It is only January 16th today. Anthony Shore has been convicted of 5 heinous crimes (rape and murder) of young girls between the ages of 9 and 21. His conviction was November 15, 2004 some nine years after his last known victim. He is scheduled to be executed in Texas on Thursday, January 18, 2018 at 6 P.M.[i] He himself has asked for the death penalty and has a history of abusing his second wife’s children as well.[ii] Although he has a family and children – no one is going to his execution.
The Catholic Church’s teaching as of today does not absolutely rule out the death penalty – though Pope Francis has stated that “It is necessary therefore to restate that, however grave the crime that may be committed, the death penalty is inadmissible because it attacks the inviolability and the dignity of the person.”[iii]
Now imagine the great state of Texas has a conflict of interest and the court appoints you to fly in and fill one of the following roles:
- Confessor and consoler: you are provided the authority by your church and by the legal system to spend several hours with Anthony to console, to listen to his evil deeds, and if he is genuinely penitent provide confession so God may show him mercy.
- Executioner: Without guidance or counsel you alone will be the hand that pushes the needle or pulls the lever that brings death to Anthony. At 6 P.M. you alone can perform the execution or you can dictate life in prison. Your decision will be final either way.
What role would you choose? What would you do?
And if not the executioner, how do you answer the question from Anthony – what do you want the executioner to choose on Thursday? And if you avoided the executioner role on spiritual grounds are you guilty nonetheless in that you had the power to take that role and dictate life in prison? Or responsible to the victims and their families for not taking on the task of executioner and leaving it to chance of another person – perhaps not as inclined to take a life?
As consoler, can you genuinely find it in yourself to practice the mercy and love of Jesus Christ towards this vile human being who himself as requested the death penalty?
This is a very straight forward case of the highest degree. There is no legal ambiguity by man’s laws or standards. Race or IQ is not an issue. No claim of insanity has been made.
Whatever role you chose you would have to, if you are a person of faith, consider the victims and their families as well. Perhaps on your knees you may pray:
“O God, we pray for those who have been murdered on the streets of our city. We commit to your loving care those who have died, beseeching you to receive their souls into the mercy of your love. Comfort their loved ones who mourn. Enable them to meet the lonely and painful days ahead in the strength of your love. Let the love that you have made known to us lead us to create safer streets for all to walk upon. Amen.”[iv]
If you are a heroic prayer, you may even find the strength and inspiration to pray for Anthony, for the Anthony underneath the layers of evil and sin, for the innocent Anthony before his heart and actions became corrupted and gave way to horrible actions.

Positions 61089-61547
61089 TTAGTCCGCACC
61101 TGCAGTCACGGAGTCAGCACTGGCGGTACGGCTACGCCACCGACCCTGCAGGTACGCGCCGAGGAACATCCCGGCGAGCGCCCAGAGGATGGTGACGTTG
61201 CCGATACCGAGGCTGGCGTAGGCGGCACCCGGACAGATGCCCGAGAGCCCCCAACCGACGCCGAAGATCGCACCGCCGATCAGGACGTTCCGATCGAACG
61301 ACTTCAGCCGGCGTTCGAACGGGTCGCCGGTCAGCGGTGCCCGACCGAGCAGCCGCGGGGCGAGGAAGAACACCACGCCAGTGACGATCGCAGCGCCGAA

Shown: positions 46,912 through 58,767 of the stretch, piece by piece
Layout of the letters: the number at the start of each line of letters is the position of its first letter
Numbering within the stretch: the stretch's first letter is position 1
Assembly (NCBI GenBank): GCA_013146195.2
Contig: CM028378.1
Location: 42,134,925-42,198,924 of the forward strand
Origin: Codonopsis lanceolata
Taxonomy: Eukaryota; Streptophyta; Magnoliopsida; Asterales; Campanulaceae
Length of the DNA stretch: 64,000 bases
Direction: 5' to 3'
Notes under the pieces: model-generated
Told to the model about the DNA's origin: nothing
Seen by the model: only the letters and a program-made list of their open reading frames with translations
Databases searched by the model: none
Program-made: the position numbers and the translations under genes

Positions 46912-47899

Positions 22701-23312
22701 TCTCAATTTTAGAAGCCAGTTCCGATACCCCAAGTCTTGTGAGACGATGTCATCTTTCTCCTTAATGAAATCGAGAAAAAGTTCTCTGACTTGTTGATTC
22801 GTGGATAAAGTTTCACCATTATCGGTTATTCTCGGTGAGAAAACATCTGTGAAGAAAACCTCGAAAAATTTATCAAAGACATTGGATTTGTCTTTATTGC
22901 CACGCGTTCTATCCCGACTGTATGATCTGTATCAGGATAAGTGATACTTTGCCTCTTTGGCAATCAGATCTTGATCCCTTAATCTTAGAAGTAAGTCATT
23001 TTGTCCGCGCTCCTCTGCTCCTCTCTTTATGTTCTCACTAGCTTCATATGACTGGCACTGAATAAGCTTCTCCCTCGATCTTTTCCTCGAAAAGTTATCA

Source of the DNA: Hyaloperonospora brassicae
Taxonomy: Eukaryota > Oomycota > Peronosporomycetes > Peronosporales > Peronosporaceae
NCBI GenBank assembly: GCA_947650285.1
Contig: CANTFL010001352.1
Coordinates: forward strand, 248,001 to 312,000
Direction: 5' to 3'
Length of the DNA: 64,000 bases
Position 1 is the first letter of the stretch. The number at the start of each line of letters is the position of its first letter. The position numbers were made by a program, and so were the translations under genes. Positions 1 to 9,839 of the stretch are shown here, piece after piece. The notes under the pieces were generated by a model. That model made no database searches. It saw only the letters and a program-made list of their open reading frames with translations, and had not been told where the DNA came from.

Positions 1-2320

If you are a saint, you would be able to pray to God and provide consolation and healing to all involved, to find meaning in suffering, and to shoulder the immensity of pain, anger and rage that these crimes evoke from our most primal instincts. You would act decisively and perhaps unexpectedly in a manner that leaves everyone speechless and changed forever.
Anthony will be executed in three days. I am against the death penalty based on moral and political grounds given the frailty of our legal system to get it right.[v] 1032 people were executed on 2016 excluding China where it is believed thousands are executed every year.[vi] Many of these executions are not for the serious crimes committed by Anthony or possess the legal due process and certainty of this case. Egypt was recently in the news for a growing rate of systematic use of the death penalty and achieving the dubious claim in the New York Times of having “Execution Tuesdays.”
My opposition is not as high as that of Pope Francis that is opposed regardless of the crime. I have human affections that weigh heavily on wanting justice in Anthony’s case while recognizing I am seeing this situation through the eyes of being a man and not through the lens of God. I am not that confident that anger and emotion, if put in the eye of the storm, would not have me throwing the proverbial switch? Much less has driven me over the edge of sanity and beyond God’s intentions.
In today’s world we are all witnesses and participants to death penalty executions. Some would argue that every execution is an execution of Jesus, of God, of faith? There is no “blame free zone.” We support the death penalty or we do not support the death penalty. As much as I may want to have “a la cart” options – sometimes it just boils down to a straight forward decision: I am willing to pull the switch or I am not:
Where do you stand?
Consoler or executioner?
Anthony has stood trial and been convicted. Now, we are on trial as people of God on how we choose to handle the problem of evil. How will we be judged collectively and individually? What is the right thing to do with Anthony Shore and the Two thousand, eight hundred and sixteen others on Death row today in the United States alone?